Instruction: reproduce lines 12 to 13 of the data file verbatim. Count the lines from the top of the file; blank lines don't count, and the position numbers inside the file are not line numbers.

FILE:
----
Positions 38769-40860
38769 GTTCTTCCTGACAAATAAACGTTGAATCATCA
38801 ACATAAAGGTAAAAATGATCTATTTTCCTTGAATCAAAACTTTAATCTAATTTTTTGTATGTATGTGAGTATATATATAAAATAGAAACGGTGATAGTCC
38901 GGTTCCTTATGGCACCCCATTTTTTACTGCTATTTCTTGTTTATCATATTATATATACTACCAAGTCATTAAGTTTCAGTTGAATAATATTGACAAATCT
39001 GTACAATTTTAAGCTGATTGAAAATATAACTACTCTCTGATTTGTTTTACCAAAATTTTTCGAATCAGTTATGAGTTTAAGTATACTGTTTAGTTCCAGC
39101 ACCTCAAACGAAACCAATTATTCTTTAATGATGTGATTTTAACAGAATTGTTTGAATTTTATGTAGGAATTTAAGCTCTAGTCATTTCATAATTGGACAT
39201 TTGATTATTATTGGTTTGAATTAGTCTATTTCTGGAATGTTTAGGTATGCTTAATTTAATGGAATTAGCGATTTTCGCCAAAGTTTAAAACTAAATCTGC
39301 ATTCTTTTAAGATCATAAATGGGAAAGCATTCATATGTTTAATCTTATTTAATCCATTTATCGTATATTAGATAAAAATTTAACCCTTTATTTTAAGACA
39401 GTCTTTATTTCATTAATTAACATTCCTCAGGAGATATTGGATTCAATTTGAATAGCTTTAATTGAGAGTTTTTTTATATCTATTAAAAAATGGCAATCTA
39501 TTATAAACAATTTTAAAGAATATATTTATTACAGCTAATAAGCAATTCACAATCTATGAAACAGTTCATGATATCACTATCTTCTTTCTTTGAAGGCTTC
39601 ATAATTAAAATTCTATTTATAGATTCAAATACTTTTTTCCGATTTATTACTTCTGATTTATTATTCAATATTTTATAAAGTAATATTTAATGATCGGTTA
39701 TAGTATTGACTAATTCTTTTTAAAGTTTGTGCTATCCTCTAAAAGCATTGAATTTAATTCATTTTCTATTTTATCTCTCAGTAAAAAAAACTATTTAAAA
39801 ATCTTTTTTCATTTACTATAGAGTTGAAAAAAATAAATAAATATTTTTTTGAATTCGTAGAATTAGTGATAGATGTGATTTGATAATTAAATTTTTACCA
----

39701 TAGTATTGACTAATTCTTTTTAAAGTTTGTGCTATCCTCTAAAAGCATTGAATTTAATTCATTTTCTATTTTATCTCTCAGTAAAAAAAACTATTTAAAA
39801 ATCTTTTTTCATTTACTATAGAGTTGAAAAAAATAAATAAATATTTTTTTGAATTCGTAGAATTAGTGATAGATGTGATTTGATAATTAAATTTTTACCA